You might think the country you live in has no bearing on your bladder weakness issues, but you could be wrong! An article on Poise.com explains that Americans’ shame about bladder control issues and bladder weakness means that women suffer longer.
“The United States is one of the more reserved countries when it comes to this topic,” says Caryn Antos, of the National Association for Continence. “In Europe, tons of organizations band together for educational purposes — and there’s no privacy barrier to break through.”
Another explanation for women’s reticence to talk about bladder weakness is age. Older women may be less comfortable talking bladder weakness issues, and because they’re not discussing their leaking bladder with their physician, they likely don’t know that treatments for bladder weakness have changed a lot in recent years.
“I often have to coax the information out of my patients, by asking if
they experience ‘a few drops’ or other similar questions,” said Cynthia D. Hall, MD, who shared her views in a recent Vibrant Nation piece. “As a practitioner, this concerns me because the condition is quite
common, can significantly impair a woman’s quality of life, and is often
very manageable. There is an unnecessary stigma associated with urinary
incontinence, which has shown to be a huge hindrance for the women who
are affected by this condition.”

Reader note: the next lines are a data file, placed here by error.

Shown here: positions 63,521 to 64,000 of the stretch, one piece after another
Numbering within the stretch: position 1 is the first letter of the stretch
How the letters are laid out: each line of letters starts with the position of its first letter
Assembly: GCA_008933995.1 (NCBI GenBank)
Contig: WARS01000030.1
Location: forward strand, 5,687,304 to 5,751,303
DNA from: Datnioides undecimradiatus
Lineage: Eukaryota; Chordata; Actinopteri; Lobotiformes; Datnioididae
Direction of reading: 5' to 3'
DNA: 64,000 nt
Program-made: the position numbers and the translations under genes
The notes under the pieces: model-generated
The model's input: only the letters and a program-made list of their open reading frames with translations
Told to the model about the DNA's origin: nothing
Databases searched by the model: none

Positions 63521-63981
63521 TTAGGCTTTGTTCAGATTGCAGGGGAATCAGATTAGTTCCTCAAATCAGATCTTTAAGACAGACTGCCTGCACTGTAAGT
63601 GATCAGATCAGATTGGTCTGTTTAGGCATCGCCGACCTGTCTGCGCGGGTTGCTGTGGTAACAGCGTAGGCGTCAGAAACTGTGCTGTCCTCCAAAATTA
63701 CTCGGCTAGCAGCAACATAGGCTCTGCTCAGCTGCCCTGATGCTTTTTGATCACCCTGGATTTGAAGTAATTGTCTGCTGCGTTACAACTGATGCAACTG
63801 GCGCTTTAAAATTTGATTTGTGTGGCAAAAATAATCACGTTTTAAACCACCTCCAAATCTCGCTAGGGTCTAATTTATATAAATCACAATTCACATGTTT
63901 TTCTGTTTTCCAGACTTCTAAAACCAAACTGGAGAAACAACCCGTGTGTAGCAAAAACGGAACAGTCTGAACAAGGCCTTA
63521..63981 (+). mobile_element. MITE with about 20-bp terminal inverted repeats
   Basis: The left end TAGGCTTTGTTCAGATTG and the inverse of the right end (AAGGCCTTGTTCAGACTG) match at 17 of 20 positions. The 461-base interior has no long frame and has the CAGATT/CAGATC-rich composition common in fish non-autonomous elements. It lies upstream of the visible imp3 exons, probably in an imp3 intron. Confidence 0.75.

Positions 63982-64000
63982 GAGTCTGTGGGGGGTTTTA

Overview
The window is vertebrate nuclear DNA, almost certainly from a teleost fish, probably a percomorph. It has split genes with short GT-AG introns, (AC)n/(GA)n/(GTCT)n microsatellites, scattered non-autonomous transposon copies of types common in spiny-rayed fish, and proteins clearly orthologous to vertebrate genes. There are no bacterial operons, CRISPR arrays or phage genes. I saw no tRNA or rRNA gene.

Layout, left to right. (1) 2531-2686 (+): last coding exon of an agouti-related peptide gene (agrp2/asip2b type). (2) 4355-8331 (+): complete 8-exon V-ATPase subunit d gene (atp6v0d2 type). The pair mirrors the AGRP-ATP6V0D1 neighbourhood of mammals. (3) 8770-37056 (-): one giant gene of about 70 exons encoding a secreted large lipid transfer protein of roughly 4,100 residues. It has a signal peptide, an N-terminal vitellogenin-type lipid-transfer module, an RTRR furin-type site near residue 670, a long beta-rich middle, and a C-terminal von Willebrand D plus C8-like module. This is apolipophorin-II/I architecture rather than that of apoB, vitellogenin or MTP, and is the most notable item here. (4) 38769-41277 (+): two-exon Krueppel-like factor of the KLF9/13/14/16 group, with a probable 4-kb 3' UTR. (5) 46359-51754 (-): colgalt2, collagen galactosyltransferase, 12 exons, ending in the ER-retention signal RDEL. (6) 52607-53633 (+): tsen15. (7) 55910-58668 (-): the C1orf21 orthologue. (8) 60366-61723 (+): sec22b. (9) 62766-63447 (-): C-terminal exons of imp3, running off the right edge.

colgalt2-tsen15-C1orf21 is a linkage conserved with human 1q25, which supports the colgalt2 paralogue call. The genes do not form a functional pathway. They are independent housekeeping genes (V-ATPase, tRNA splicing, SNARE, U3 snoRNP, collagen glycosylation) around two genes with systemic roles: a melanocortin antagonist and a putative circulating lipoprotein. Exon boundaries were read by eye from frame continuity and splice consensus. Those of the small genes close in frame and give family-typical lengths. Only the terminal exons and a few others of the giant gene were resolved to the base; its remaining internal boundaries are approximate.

This explanation is supported by data from the Boomer Women’s Health survey conducted as part of TENA’s Be TENAcious campaign — an advocacy campaign that encourages women to speak up about embarrassing health conditions, such as bladder weakness. The survey revealed that over two-thirds of baby boomer women (67 percent) are less likely to see a physician if they think the symptoms they are experiencing are a “normal part of aging” and over a quarter (26 percent) feels uncomfortable, embarrassed or judged when discussing even common personal health issues with their doctors. Bladder weakness can, of course, be one of those “normal part of aging” issues causing embarrassment.
Finding a female gynecologist, urogynecologist, or physical therapist to talk with about bladder weakness and leaking bladder issues may make you feel more comfortable, as can learning more about bladder weakness and leaking bladder issues.
Download Vibrant Nation’s special report, 5 keys to manage a leaking bladder or overactive bladder for women over 50 for more information about managing bladder weakness and talking to your doctor about your symptoms.